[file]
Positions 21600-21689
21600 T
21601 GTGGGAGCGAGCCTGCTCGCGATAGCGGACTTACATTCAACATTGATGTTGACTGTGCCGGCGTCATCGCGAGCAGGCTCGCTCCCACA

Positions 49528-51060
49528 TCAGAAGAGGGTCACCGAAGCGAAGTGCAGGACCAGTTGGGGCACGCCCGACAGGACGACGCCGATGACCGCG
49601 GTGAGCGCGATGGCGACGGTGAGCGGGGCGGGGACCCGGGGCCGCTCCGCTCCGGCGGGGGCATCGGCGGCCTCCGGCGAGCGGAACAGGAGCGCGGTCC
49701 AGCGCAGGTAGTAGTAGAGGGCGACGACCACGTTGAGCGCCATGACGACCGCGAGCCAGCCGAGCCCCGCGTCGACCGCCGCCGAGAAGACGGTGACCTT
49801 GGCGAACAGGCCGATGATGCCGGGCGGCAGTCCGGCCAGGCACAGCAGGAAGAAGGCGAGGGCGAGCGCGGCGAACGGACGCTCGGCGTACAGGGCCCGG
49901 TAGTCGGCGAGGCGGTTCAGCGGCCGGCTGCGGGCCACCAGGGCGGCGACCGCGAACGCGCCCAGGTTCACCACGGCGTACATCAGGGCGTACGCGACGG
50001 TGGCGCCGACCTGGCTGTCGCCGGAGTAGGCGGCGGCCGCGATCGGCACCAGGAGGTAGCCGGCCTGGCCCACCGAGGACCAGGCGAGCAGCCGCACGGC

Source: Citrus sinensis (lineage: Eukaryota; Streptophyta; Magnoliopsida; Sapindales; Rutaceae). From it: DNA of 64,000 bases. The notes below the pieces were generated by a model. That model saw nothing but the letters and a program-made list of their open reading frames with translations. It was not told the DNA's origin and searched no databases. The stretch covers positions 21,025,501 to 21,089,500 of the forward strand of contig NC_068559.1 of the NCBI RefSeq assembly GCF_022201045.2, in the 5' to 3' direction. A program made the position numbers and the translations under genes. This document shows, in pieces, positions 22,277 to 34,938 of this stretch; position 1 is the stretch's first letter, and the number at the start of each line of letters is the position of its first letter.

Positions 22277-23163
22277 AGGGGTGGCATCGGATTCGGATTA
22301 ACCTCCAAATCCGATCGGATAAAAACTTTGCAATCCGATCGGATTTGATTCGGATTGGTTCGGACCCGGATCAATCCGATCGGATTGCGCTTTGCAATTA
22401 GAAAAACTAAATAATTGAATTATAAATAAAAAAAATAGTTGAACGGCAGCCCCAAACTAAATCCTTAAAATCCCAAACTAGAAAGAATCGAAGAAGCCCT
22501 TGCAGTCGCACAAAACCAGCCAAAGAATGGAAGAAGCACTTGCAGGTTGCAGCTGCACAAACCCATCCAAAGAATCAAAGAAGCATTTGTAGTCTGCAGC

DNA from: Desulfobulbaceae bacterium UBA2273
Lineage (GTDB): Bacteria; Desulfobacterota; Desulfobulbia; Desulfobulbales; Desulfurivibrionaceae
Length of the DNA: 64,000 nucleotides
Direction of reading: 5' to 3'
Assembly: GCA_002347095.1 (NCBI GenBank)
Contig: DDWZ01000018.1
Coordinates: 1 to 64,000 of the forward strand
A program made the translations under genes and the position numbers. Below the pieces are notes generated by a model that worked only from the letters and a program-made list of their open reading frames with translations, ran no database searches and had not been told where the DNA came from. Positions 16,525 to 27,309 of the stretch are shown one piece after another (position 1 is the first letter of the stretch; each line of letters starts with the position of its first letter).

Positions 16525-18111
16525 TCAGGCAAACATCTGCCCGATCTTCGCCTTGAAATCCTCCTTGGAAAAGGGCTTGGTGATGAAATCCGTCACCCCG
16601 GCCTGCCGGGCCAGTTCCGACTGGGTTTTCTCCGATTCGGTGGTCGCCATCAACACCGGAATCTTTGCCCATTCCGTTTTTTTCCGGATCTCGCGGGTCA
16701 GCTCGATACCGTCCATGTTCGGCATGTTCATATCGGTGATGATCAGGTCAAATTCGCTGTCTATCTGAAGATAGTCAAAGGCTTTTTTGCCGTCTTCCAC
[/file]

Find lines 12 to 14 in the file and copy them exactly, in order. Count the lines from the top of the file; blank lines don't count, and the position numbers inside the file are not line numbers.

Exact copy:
Positions 22277-23163
22277 AGGGGTGGCATCGGATTCGGATTA
22301 ACCTCCAAATCCGATCGGATAAAAACTTTGCAATCCGATCGGATTTGATTCGGATTGGTTCGGACCCGGATCAATCCGATCGGATTGCGCTTTGCAATTA